- Baseball. the assortment of pitches that a pitcher uses in a game together with the ability to deliver them in the proper manner at the right speed to the desired spot: He saved his best stuff for the tougher hitters in the lineup.
- spin or speed imparted to a ball, as by a baseball pitcher, a bowler, or a tennis player: a pitch with plenty of stuff.
verb (used with object)
verb (used without object)
- study group,
- study hall,
- stuff and nonsense,
- stuff gown,
- stuff it,
- stuff one's face,
- stuff shot
Origin of stuff
Examples from the Web for stuff
The best comparison here for an American audience is, well, Internet stuff.
I think all the traveling and all the nationalities put that stuff in my head.Coffee Talk with Fred Armisen: On ‘Portlandia,’ Meeting Obama, and Taylor Swift’s Greatness|Marlow Stern|January 7, 2015|DAILY BEAST
There were a lot of little pieces, pieces of lead and stuff.The Story Behind Lee Marvin’s Liberty Valance Smile|Robert Ward|January 3, 2015|DAILY BEAST
“Sometimes the Christians are saying, ‘We need to hear explicitly Christian stuff,’” says Mineo.Down With the King: Christianity Isn’t Hiding in Rap’s Closet|Stereo Williams|December 28, 2014|DAILY BEAST
And his worst work is better than the stuff everyone else is doing.Coffee Talk with Ethan Hawke: On ‘Boyhood,’ Jennifer Lawrence, and Bill Clinton’s Urinal Exchange|Marlow Stern|December 27, 2014|DAILY BEAST
"Yes, good crop that—'nough to stuff a mattress with; looks better to-day than when it's full of alkali dust," replied the Major.John Ermine of the Yellowstone|Frederic Remington
There was really a touching truth in it, the stuff of—what did people call such things?The Sacred Fount|Henry James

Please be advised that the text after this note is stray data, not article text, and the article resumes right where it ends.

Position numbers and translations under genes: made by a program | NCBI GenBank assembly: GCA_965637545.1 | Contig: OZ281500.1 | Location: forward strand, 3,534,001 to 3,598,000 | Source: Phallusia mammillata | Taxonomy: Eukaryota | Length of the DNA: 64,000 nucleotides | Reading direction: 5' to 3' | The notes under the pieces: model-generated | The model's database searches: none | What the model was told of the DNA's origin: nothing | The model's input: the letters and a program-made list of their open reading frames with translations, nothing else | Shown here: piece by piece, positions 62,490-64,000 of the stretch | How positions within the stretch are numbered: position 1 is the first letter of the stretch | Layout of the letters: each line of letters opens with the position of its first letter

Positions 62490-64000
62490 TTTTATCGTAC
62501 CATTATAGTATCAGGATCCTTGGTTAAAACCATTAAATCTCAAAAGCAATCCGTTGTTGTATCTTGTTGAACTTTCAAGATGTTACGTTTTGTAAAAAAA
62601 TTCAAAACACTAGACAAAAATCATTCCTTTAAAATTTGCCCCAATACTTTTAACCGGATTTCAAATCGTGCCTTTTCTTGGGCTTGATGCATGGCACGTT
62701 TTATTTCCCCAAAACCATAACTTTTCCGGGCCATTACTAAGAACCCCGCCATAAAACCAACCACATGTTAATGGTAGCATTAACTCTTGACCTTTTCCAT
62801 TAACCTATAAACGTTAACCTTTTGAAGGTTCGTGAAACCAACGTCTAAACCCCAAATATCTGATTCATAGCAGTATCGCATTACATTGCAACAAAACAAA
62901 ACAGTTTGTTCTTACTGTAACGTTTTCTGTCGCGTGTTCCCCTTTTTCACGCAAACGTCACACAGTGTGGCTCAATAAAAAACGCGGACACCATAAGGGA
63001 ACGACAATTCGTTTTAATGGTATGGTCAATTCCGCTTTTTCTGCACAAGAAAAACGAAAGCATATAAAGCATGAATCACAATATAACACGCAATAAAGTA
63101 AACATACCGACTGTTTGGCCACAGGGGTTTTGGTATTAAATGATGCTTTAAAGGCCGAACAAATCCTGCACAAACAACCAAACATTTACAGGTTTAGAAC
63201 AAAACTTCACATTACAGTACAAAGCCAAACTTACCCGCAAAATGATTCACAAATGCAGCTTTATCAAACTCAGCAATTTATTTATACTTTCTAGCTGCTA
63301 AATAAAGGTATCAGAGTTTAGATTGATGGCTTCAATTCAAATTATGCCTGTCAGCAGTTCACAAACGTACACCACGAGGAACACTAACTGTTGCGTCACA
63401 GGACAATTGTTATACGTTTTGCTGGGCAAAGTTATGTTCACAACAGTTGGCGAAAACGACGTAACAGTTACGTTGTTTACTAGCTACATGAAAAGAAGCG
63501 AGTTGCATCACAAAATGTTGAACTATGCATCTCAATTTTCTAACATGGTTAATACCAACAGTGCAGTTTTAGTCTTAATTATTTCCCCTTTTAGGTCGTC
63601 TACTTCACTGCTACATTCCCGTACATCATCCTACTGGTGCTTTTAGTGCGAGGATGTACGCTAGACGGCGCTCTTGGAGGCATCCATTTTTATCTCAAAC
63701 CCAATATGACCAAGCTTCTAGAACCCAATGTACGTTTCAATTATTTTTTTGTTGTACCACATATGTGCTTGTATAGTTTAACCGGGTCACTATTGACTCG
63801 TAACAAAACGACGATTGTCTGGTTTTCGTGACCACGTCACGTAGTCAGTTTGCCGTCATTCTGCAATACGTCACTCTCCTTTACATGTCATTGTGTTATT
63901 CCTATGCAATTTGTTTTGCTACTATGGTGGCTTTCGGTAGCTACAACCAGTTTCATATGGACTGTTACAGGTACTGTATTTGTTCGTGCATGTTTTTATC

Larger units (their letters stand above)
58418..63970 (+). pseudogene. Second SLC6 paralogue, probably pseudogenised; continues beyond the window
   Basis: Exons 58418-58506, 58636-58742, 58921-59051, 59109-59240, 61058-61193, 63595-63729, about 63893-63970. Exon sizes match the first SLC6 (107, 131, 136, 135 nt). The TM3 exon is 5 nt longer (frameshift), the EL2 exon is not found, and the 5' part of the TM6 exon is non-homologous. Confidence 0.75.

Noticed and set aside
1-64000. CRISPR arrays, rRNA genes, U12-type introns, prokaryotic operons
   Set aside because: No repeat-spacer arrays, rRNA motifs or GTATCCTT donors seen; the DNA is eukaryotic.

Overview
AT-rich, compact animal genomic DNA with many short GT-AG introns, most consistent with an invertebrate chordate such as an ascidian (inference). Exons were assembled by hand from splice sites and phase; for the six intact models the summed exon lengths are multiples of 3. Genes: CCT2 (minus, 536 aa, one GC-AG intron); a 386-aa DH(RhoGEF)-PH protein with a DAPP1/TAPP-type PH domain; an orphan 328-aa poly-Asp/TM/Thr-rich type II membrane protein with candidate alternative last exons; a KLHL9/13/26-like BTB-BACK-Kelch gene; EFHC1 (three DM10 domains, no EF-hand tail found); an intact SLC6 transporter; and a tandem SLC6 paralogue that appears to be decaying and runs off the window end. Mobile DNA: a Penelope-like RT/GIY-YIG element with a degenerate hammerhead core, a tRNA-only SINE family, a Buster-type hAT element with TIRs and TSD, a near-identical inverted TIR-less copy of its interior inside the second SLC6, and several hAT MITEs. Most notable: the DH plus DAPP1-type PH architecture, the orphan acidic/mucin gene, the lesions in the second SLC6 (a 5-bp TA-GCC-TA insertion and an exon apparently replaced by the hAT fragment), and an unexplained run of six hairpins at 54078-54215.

I've been in it before—and when you see a man get a jolt of that stuff just once, you never forget it.Triplanetary|Edward Elmer Smith
There is less danger of puckering the stuff if you hold it over two fingers (at least), keeping it taut and the thread loose.Art in Needlework|Lewis F. Day
And, by the way, it is troublesome carrying so much of the stuff back again.Pearl-Maiden|H. Rider Haggard
verb (mainly tr)
Word Origin for stuff
early 14c., "quilted material worn under chain mail," from Old French estoffe "quilted material, furniture, provisions" (Modern French étoffe), from estoffer "to equip or stock," which according to French sources is from Old High German stopfon "to plug, stuff," or from a related Frankish word (see stop), but OED has "strong objections" to this. Sense extended to material for working with in various trades (c.1400), then (1570s) "matter of an unspecified kind." Meaning "narcotic, dope, drug" is attested from 1929. To know (one's) stuff "have a grasp on a subject" is recorded from 1927.
mid-15c., "to cram full," from stuff (n.); earlier "to furnish a fort or army with men and stores" (c.1300). The ballot-box sense is attested from 1854, American English; in expressions of contempt and suggestive of bodily orifices, it dates from 1952. Stuffing "seasoned mixture used to stuff fowls before cooking" is from 1530s. Stuffed in reference to garments, "padded with stuffing" is from mid-15c.; hence stuffed shirt "pompous, ineffectual person" (1913).
In addition to the idioms beginning with stuff
- stuff and nonsense
- stuffed shirt
- stuff it
- stuff one's face
- stuff the ballot box
- get stuffed
- hot number (stuff)
- kid stuff
- know one's stuff
- strut one's stuff